PC2000THDc.jpg 

SVS PC-2000 Total Harmonic Distortion levels for output levels as percentages

The total harmonic distortion measurements in the above graphs correspond to the long-term compression sweeps; they are the harmonic distortion measured during those sweeps. The distortion is presented here as a percentage of the fundamental, or how much of the sound produced by the subwoofer was distortion versus intended test tone reproduction. The most obvious feature of the graph is the skyrocketing distortion below port tuning, especially at high drive levels. This is characteristic of any ported subwoofer and should not be held against the PC-2000. If you want distortion-free infrasonic frequency playback, you will want sealed subwoofers- and a lot of them! Something else to note is the bulge of distortion reaching 20% THD centered around 30 Hz in the 115 dB sweep level. 20% may seem like a lot, but that is at the subwoofer’s maximum drive level, and it very likely would not be audible during program material. However, while it isn’t likely to intrude on your enjoyment of whatever content is being played back, if you are pushing the sub that hard, it is time to get a more powerful sub or more subs. Regularly throttling the subwoofer to it limits certainly constitutes abuse, and the sub will not last under those conditions.

The real star of these distortion measurements is the very low distortion at nominal to high drive levels. At the 111 dB sweep, the PC-2000 basically stays below 10% THD to well under 20 Hz. At nominal levels for the 106 dB sweep and under, the PC-2000 is, for practical purposes, distortion-free. This is consistent with what is seen in the burst tests; the PC-2000 remains very clean, and only runs into any significant distortion at the very edge of its performance envelope.

PC20002nd 3rdc.jpg       PC20004rth 5thc.jpg

PC20006th 7thc.jpg     PC20008th 9thc.jpg

SVS PC-2000 Component Harmonic Distortions as percentages

The above graphs break down the composition of the harmonic distortion into individual harmonics. One interesting feature is, much like the burst tests showed, that the odd-order harmonics seem to outweigh the even-order harmonics, but they are mostly only kicking in at the maximum output level, and they are respectively more prevalent than even-order products in upper bass frequencies. We can also see that the distortion below the subwoofer’s tuning frequency is comprised of all measurable harmonics. Higher-order harmonics arise as the PC-2000 attempts to reproduce deeper frequencies.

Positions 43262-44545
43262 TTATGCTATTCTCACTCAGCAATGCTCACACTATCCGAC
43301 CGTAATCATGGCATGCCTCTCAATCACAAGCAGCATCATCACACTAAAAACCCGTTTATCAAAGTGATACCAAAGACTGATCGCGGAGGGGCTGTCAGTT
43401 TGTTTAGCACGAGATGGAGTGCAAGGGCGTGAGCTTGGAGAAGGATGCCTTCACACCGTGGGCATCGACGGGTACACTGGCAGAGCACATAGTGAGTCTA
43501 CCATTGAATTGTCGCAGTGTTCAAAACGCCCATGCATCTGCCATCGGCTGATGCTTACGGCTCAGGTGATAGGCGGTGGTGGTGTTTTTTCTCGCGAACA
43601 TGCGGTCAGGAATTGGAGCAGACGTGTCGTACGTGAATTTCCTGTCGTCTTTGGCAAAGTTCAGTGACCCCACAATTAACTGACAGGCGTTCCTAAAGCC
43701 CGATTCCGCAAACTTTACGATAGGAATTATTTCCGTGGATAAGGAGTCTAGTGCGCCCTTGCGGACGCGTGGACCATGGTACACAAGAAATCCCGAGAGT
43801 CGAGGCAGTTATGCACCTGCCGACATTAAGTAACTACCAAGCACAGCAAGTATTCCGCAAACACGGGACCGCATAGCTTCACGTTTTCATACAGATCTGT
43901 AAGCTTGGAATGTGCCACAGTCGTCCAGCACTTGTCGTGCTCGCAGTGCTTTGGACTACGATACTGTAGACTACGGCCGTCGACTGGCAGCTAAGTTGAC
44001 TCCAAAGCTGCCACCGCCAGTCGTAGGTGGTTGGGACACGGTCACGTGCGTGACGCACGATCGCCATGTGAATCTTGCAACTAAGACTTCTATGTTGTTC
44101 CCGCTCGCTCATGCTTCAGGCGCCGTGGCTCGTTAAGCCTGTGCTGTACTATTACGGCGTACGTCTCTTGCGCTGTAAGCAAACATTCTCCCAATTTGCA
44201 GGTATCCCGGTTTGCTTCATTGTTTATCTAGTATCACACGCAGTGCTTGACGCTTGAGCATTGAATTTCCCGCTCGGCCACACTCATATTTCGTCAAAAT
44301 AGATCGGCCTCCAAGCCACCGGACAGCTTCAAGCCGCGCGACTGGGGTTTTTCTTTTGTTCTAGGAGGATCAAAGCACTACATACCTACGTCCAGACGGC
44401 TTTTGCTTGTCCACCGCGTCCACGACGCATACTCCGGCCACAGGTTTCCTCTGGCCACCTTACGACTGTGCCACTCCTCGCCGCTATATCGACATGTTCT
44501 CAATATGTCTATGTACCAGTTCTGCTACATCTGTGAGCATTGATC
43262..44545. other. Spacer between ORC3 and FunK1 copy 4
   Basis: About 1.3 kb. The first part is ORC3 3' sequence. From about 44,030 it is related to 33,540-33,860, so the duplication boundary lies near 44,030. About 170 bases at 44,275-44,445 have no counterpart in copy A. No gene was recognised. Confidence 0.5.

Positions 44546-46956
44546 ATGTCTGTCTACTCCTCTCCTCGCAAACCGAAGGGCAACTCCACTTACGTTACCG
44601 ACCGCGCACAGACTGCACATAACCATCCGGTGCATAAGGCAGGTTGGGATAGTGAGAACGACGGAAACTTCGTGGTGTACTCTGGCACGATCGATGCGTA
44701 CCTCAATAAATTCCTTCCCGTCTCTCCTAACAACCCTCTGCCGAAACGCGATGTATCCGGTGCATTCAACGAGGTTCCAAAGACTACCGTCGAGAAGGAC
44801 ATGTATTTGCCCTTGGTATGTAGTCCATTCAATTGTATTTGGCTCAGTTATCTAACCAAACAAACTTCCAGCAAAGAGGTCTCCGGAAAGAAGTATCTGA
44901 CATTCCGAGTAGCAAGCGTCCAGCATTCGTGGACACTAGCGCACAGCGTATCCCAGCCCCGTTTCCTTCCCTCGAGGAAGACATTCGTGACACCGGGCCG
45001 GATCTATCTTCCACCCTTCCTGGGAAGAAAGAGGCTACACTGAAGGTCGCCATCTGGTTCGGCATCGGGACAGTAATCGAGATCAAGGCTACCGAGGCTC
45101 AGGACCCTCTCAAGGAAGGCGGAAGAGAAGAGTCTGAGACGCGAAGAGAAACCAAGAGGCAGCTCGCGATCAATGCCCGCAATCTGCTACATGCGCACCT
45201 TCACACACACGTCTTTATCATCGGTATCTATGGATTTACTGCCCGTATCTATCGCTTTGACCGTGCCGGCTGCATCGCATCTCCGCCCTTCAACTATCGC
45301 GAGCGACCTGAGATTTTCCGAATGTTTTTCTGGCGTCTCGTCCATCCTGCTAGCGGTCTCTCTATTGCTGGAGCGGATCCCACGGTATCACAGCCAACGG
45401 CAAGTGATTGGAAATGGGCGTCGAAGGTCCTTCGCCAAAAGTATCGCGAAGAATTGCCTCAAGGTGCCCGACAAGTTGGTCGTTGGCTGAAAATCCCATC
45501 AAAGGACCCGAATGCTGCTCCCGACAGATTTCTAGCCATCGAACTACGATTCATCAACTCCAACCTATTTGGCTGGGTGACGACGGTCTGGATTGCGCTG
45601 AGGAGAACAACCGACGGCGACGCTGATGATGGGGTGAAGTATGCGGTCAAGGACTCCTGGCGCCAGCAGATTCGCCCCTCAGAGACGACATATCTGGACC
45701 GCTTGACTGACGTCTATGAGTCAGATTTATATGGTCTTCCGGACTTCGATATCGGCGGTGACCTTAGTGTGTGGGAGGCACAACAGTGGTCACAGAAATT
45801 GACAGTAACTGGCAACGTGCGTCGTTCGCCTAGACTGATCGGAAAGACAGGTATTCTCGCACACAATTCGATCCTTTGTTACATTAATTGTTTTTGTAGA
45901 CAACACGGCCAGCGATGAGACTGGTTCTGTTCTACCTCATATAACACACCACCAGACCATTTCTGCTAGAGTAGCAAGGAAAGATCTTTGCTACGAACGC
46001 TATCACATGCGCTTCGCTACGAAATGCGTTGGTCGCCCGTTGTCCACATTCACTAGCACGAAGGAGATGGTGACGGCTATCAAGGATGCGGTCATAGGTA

pc2000 gd.jpg

SVS PC-2000 measured group delay

Group delay is the measurement of how much time it takes for individual frequency bands of an input signal to be produced by the speaker. It can indicate that some frequency components are developing slower than others or are taking longer to decay. Group delay measurements of the PC-2000 show nothing to be concerned about. As with most other ported subs, we see some stored energy around port tuning, but it doesn’t even come close to anything audible. Generally speaking, we want group delay to be below 1.5 cycles for mid-bass frequencies, although deep bass frequencies can tolerate greater amounts of group delay before becoming audible. As with many other metrics, the PC-2000 demonstrates very good control over group delay. In conditions where overhang is heard with the PC-2000, it’s likely due to room acoustics, not to any kind of sluggishness of the subwoofer itself.

 

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Recent Forum Posts:

cardsdoc posts on March 21, 2018 12:11
shadyJ, post: 1238960, member: 20472
I would take two PC-2000s over a single PC12-Plus in a heartbeat. The Plus series of subs are getting pretty long in the tooth, they are SVS's oldest sub at the moment. My guess is they probably don't have a huge advantage over the PC-2000s, maybe mostly only at frequencies below 25 Hz. Above that, I would guess maybe only a 2 dB or so advantage, if that. Keep in mind this is all speculation. For sure knowledge, ask SVS.